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Old 01-08-16, 08:26 AM
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I guess no receptacles is the way to go and I'll just suck it up.

3x2x2.5 are fine, right? They are a tight fit but should be ok? There will be a pigtail in each box.
 
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Old 01-08-16, 08:32 AM
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Plastic or metal? #12 or #14 wire? Do they have clamps built in the box?
 
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Old 01-08-16, 08:32 AM
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the boxes are metal , 12 awg romex
 
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Old 01-08-16, 08:39 AM
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But with 12 wire and 3x2x2.5 boxes even squeezing them in after wont be easy
Stuffing a box takes practice. Try preforming/bending the wires as much as possible. I usually start with the grounds (with crimp sleeve), then neutrals, hot wires last. Basically stuff the box neatly with only the wires coming out that you need for the device.

As far as the knees or back, I use a couple different height stools and get comfortable.
 
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Old 01-08-16, 08:45 AM
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crimp sleeve on the ground? I usually use a wire nut but in this job was planning on just twisting them together--using two sets of pliers so the twist is only at the end, and nice and tight.

Are the sleeves better?

Normally though, like on the black and white, I dont twist wires. I just wire nut them together nice and tight. Twisting before wirenutting seems overkill and is a real PIA if you ever need to undo it. Any thoughts on this practice?
 
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Old 01-08-16, 08:54 AM
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Code requires a mechanical fastener on the grounds. Wirenuts or barrel crimps are acceptable to meet this requirement. Twisting alone is not permitted.

Metal boxes at 2 x 2.5 x 3 = 15 cubic inches

Fill point calculation for a typical box is:
(2) device
(1) internal clamps
(1) all grounds
(4) #12 wires in and out
======
8 fill units * 2.25 = 18 cubic inches required minimum

The boxes are too small.
 
  #15  
Old 01-08-16, 09:04 AM
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ok, I will use 2x3.5x3.5 then, wirenutting the grounds and installing receptacles after the drywall is done.

Thanks for all the help.
 
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Old 01-08-16, 09:26 AM
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black and white, I dont twist wires. I just wire nut them together nice and tight. Twisting before wirenutting seems overkill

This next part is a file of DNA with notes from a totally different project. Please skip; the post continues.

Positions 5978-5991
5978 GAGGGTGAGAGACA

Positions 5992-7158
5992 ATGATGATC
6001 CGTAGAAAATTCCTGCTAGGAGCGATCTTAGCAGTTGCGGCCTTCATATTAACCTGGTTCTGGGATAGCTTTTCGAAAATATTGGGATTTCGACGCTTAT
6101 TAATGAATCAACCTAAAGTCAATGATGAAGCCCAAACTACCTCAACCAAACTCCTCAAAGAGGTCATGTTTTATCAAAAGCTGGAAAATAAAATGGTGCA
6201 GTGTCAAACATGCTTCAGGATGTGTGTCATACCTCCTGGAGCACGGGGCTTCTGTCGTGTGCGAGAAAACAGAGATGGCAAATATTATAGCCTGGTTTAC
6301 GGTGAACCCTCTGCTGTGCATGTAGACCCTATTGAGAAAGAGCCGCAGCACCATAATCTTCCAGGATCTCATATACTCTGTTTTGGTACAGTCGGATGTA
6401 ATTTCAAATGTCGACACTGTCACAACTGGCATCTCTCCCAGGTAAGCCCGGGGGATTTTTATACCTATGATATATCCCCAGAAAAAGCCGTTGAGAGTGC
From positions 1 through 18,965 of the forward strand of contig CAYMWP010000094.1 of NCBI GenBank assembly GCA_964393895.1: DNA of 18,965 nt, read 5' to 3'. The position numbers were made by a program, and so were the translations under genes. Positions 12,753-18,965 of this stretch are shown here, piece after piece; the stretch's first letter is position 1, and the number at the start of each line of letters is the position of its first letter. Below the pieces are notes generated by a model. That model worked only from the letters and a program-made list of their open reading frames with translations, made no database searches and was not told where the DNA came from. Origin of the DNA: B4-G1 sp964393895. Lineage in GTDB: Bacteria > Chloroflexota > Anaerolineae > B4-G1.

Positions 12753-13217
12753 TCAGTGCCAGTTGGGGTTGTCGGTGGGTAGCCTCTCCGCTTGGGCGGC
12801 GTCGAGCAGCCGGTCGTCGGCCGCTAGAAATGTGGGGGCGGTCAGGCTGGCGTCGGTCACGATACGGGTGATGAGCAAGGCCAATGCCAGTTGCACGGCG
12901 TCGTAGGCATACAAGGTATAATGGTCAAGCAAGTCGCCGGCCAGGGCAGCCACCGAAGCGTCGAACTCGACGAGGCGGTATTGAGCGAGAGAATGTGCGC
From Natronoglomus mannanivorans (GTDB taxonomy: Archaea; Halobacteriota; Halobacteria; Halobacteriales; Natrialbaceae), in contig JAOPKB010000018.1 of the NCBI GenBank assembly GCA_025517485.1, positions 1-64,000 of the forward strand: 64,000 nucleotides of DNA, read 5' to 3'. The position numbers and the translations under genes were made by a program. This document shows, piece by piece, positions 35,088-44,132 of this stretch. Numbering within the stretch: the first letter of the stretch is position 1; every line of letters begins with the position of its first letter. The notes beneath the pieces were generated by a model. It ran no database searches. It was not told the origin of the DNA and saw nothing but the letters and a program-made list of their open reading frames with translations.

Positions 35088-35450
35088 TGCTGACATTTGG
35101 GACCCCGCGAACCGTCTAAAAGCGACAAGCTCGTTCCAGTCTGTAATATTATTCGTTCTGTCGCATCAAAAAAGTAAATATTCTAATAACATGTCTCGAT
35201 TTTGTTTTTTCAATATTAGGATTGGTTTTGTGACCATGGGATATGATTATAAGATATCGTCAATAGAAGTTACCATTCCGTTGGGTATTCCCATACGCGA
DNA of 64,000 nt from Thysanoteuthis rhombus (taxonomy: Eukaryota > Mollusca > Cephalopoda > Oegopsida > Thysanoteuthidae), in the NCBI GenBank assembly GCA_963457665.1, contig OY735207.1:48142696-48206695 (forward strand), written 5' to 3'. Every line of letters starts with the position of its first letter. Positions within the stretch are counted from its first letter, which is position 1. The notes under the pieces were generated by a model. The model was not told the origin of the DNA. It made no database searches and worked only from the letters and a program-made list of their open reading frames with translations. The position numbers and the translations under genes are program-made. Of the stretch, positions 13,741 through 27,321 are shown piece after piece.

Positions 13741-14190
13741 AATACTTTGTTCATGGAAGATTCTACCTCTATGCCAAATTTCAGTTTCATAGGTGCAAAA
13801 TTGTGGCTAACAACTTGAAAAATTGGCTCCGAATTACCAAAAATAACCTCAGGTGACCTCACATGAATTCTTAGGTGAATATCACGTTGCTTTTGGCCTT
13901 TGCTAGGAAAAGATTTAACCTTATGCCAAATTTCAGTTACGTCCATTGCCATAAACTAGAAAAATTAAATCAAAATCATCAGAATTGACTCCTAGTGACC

I don't pre-twist either, except for rare occasions. I was talking about pre-bending the wires that will be connected and stuffed, getting them to fit better in the box.
 
  #17  
Old 01-08-16, 09:58 AM
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There are a couple box packing techniques, you can sort of pre-fold an accordion shape into the wires so the device pushes back into the box more easily. There is also something like a spiral technique so you do a curving of the wires and make a half-turn of the entire device as you fold it back into the box.

Another reasonable approach for easy device setting is to make up all the solid wire connections before hand with the walls open and leave 6" pigtails of stranded wire for the devices. You'll need to use spec-grade devices with back wire plates to pinch the stranded wire, but actually setting the device is very easy due to the flexibility of the stranded pigtails. These could help: Ideal brand term-a-nut prefab flexible pigtails.

[ATTACH=CONFIG]61254[/ATTACH]
 
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Old 01-08-16, 09:16 PM
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Tuck the wires well back into the boxes out of the way of the drywall installer's Rotozip bit.
I can't repeat this one enough. The crews I get to follow up after have little to no regard for wiring.
Then there is the language barrier.

Two for using deep boxes. I always use deep boxes except in a shallow wall.
All my kitchens are roughed in 1900 - 4" square boxes with mud rings. There's nothing like trying to get a GFI receptacle with two #12 cables in a gem box.